comparative psychology


comparative psychology

Study of similarities and differences in behavioral organization among living beings. The discipline pays particular attention to the psychological nature of humans in comparison with other animals. It began to emerge in the late 19th century and grew rapidly in the 20th century, involving experimental studies on human and animal brain function, learning, and motivation. Well-known studies have included those of Ivan Pavlov on conditioning in laboratory dogs, those of Harry Harlow (1905–81) on the effects of social deprivation in monkeys, and those of various researchers on language abilities in apes.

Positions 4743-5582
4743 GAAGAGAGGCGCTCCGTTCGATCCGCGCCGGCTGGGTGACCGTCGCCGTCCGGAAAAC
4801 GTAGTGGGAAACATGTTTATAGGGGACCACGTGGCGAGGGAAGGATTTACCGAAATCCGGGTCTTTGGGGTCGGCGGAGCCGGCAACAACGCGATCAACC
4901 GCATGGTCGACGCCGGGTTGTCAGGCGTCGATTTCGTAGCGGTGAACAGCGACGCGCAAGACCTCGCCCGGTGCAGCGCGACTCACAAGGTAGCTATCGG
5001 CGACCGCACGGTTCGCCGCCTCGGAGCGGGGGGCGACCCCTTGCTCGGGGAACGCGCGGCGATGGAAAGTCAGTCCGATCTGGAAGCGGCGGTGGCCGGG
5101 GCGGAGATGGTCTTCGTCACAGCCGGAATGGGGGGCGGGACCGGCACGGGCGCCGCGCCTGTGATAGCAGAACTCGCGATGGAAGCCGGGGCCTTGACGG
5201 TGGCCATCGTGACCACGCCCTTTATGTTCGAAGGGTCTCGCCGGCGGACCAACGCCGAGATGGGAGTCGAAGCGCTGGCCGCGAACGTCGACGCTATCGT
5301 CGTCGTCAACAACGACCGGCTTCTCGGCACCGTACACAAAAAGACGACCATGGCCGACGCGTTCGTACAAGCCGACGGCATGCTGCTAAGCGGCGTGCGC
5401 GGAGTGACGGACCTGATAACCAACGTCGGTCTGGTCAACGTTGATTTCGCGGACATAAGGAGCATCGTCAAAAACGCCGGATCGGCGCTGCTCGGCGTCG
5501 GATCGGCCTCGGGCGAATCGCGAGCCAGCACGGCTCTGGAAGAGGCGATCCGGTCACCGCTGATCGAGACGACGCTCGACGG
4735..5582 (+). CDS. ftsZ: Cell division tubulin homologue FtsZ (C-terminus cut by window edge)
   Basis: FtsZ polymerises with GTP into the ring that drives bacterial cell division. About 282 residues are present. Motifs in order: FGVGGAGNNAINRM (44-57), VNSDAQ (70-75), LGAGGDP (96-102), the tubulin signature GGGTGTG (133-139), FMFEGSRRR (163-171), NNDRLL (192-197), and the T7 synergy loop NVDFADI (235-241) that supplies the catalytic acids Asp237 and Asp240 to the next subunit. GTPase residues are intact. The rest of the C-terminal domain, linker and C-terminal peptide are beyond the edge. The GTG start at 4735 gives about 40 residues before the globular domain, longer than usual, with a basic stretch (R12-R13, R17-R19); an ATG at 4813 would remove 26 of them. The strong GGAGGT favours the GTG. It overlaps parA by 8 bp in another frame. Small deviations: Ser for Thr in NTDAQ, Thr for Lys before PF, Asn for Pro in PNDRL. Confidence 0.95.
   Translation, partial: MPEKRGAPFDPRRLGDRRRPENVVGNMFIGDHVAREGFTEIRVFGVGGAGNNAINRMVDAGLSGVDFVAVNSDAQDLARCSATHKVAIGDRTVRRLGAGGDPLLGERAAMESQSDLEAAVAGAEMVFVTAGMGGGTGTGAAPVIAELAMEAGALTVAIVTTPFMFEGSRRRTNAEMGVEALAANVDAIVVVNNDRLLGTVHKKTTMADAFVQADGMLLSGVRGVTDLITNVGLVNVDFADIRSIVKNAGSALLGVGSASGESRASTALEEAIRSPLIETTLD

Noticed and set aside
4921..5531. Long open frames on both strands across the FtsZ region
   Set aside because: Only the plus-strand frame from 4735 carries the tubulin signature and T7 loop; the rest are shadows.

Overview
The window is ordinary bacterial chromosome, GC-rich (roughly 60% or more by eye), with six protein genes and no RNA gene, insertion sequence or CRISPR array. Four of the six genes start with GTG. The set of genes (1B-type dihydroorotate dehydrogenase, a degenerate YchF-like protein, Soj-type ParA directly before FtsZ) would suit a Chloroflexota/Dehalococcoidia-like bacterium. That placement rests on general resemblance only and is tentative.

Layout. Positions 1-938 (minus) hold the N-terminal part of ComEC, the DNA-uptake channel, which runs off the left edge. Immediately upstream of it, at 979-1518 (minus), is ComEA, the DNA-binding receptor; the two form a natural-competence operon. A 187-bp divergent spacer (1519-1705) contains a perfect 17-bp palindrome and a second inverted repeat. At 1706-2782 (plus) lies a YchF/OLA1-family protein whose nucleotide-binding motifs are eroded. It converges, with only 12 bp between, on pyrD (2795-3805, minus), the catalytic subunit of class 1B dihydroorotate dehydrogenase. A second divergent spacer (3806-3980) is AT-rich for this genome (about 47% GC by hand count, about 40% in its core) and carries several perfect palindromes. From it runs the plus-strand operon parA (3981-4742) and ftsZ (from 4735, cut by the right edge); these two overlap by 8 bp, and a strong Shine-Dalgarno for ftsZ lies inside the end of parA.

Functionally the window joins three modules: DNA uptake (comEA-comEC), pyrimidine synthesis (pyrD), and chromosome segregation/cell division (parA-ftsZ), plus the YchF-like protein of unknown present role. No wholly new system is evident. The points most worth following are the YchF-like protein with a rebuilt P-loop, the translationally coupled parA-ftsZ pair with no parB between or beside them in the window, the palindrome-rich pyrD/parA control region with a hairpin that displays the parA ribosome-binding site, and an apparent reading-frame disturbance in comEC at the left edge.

This entry comes from Encyclopædia Britannica Concise.
For the full entry on comparative psychology, visit Britannica.com.

Seen & Heard

What made you look up comparative psychology? Please tell us what you were reading, watching or discussing that led you here.

Get Our Free Apps
Voice Search, Favorites,
Word of the Day, and More
Join Us on FB & Twitter
Get the Word of the Day and More